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Author Topic: How does unused output tree work (Improvement Proposal for SPV Node)?  (Read 39 times)
codeNight
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October 08, 2019, 08:03:30 AM
Last edit: October 08, 2019, 09:55:24 AM by codeNight
 #1

I have been reading about the security of thin clients https://en.bitcoin.it/wiki/Thin_Client_Security and I came across the section that discusses the proposal of Unused Output Tree in the Block chain.

Quote
Unused Output Tree in the Block chain (UOT) There have been several proposals (the first appears to be this one by gmaxwell, who called it an "open transaction tree", although the term "open" is now taken to mean "not yet mined into the block chain" rather than "unspent") to form a tree of unused transaction outputs at each block in the chain, hash it as a Merkle tree, and encode the root hash in the block chain (probably as part of the coinbase input). This will be called an Unused Output Tree (UOT). The first detailed proposal so far appears to be Alberto Torres' proposal; etotheipi's ultimate block chain compression is a variant of this.

If such UOT hashes were included in the block chain, a client which shipped with a checkpoint block that had a UOT would only need to download blocks after the checkpoint. Moreover, once the client had downloaded those blocks and confirmed their UOTs, it could discard all but the most recent block containing a UOT.

I understand this part, and how the merkle tree is going to be constructed, but the next part that talks about associated risks is what confuses me:

Quote
Hostile miners may insert blocks into the chain which have what claims to be a UOT, but which is actually invalid. It is unlikely that such blocks could be kept out of the chain because, again, this would require adding a new block validity criterion, and miners implementing this new criterion would risk "mining on the wrong side" of a fork, which could cost them a lot of money. Therefore, any UOT strategy would need to cope with the fact that not every block containing a UOT entry can be trusted.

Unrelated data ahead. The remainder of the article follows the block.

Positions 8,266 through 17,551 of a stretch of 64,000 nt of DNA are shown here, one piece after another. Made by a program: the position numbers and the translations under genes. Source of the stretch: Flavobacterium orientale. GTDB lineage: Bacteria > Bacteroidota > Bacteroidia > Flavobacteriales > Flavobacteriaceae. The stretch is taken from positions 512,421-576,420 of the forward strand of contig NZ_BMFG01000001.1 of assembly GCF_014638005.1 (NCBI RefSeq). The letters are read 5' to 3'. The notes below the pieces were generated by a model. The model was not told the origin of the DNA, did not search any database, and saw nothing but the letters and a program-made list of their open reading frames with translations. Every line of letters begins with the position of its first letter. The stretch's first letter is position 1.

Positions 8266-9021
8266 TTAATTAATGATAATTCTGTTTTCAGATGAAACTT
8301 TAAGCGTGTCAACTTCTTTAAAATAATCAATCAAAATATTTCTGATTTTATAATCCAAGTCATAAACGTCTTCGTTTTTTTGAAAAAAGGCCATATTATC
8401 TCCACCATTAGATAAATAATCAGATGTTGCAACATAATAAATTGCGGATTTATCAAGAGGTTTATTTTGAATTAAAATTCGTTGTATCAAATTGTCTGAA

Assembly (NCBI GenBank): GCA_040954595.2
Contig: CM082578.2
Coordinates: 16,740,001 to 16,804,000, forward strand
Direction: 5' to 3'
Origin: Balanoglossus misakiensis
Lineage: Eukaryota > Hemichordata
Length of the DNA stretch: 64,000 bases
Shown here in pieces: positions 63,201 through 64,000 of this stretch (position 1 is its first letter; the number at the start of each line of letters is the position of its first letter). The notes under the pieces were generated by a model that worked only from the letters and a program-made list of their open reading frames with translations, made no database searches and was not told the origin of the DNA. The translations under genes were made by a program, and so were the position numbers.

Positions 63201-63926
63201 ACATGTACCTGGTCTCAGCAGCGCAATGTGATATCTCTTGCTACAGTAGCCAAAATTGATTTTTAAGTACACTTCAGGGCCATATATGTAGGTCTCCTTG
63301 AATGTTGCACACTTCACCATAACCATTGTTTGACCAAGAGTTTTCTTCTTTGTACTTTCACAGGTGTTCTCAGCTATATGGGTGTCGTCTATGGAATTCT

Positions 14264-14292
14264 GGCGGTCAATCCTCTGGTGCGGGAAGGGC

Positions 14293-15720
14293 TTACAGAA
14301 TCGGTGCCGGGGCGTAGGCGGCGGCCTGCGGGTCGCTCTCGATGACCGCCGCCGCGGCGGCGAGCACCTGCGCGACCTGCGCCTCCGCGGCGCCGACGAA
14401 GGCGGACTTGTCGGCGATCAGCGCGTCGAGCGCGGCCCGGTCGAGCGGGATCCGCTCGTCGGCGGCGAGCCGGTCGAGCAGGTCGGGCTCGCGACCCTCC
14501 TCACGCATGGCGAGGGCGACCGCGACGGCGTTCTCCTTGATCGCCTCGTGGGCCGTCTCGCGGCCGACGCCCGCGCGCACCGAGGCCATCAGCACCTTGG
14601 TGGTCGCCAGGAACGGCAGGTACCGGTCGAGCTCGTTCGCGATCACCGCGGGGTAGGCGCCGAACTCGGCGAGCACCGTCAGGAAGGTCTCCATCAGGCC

So my questions are:

  • I assume that an invalid UOT means a tree that contains outputs that are either double spend, or doesn't even exist in the chain. Why wouldn't the bitcoin network be able to reject those? Also are full nodes also vulnerable to this attack? I think that Full nodes can always check the outputs in the UOT against the previous to make sure that all outputs are either included in the prev UOT or generated by transactions in the current block.
  • I understand that implementing this would require some modifications to the current validity criteria, but whhy would nodes up-taking these changes risk "mining on the wrong side"?

I am quite new to this, so I would really appreciate some more experienced help.
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October 08, 2019, 05:16:19 PM
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I believe the second quote is just saying that enforcing a valid UOT requires a hard fork.

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